July 19, 2024

The min Function finds in an array of numbers the lowest number. Quite simple and handy.


It follows a simple pattern.

  1. An array of numbers (integer or float)


Array called 'NUMBERS' with the following elements:


will return 


Quite straightforward, right?

How about float numbers?

Array called 'NUMBERS' with the following elements:


will return 


Works perfectly even if you mix them in the same array.

If you want to create the array directly in the function you can do the following:


and it will return 



There are no documented limitations. I tried to do a min on an array with 200K numbers and it didn’t seem to delay the Power Automate’s execution time, so I think you should be ok on your day-to-day arrays.


  1. Don’t create the array inside the function. Always use variables to make the Power Automate more readable and separate the responsibilities.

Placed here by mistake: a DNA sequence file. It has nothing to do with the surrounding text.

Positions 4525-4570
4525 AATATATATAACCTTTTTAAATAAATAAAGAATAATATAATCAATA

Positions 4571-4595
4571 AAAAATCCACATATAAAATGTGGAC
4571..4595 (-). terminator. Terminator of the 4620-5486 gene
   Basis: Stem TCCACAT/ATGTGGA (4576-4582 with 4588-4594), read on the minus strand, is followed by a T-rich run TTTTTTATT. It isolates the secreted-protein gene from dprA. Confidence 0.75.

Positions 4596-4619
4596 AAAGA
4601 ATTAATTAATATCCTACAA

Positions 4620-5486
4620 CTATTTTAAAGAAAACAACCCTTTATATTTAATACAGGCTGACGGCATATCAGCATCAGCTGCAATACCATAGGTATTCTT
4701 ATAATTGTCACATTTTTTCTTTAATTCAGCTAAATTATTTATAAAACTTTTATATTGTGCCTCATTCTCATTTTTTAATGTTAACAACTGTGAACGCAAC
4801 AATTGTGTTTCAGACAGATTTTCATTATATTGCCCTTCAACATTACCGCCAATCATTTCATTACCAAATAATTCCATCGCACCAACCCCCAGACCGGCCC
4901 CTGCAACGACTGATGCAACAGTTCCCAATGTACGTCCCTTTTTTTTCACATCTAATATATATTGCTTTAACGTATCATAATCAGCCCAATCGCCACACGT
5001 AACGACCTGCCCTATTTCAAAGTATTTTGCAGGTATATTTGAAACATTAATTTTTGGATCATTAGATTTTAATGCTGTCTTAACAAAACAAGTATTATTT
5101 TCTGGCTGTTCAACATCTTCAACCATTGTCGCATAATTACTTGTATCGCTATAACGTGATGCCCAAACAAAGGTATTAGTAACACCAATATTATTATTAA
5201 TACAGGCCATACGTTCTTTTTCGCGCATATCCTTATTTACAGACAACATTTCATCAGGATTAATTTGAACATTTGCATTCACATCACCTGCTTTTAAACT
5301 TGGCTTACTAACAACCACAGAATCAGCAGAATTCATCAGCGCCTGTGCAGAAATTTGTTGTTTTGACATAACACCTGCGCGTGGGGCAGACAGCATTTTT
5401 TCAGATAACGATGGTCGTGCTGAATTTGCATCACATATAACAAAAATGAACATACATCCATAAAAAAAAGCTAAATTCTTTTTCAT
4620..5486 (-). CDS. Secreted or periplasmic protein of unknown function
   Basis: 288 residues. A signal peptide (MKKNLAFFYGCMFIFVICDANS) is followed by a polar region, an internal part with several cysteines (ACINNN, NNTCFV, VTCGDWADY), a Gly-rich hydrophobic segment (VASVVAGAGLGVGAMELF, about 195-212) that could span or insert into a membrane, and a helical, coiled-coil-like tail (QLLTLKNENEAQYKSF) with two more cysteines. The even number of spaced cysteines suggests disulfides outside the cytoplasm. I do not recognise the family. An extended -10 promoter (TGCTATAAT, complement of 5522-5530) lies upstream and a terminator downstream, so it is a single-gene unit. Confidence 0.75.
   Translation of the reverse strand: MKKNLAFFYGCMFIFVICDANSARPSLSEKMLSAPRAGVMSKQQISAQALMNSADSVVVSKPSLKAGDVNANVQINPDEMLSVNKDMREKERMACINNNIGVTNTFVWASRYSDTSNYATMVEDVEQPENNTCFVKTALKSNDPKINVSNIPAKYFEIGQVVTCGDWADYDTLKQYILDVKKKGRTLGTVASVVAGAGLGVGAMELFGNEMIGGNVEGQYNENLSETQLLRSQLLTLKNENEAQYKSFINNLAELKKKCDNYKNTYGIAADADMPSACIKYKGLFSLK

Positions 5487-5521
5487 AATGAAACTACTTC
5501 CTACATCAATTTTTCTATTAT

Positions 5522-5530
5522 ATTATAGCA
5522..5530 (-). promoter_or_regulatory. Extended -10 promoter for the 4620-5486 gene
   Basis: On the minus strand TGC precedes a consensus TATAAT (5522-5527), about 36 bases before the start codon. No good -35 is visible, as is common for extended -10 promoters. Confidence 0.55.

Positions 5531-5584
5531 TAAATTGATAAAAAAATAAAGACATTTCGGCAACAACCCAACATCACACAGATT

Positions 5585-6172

2. Use a Compose with the function. I know that this is wasteful, but you can see if the value returned is the one you’re expecting and not another value. If you perform it inside a formula you may have difficulty debuting it, since you’re never sure of the value that comes out of the min.
  3. Don’t nest it. There’s no real reason to do it but if you find yourself in a situation where you have nested min functions in a formula, you should review it and make everything more straightforward.


Microsoft’s min Function Reference


Back to the Power Automate Function Reference.

Photo by Uriel Soberanes on Unsplash


Manuel Gomes

I have 18 years of experience in automation, project management, and development. In addition to that, I have been writing for this website for over 3 years now, providing readers with valuable insights and information. I hope my expertise allows me to create compelling, informative content that resonates with the audience.

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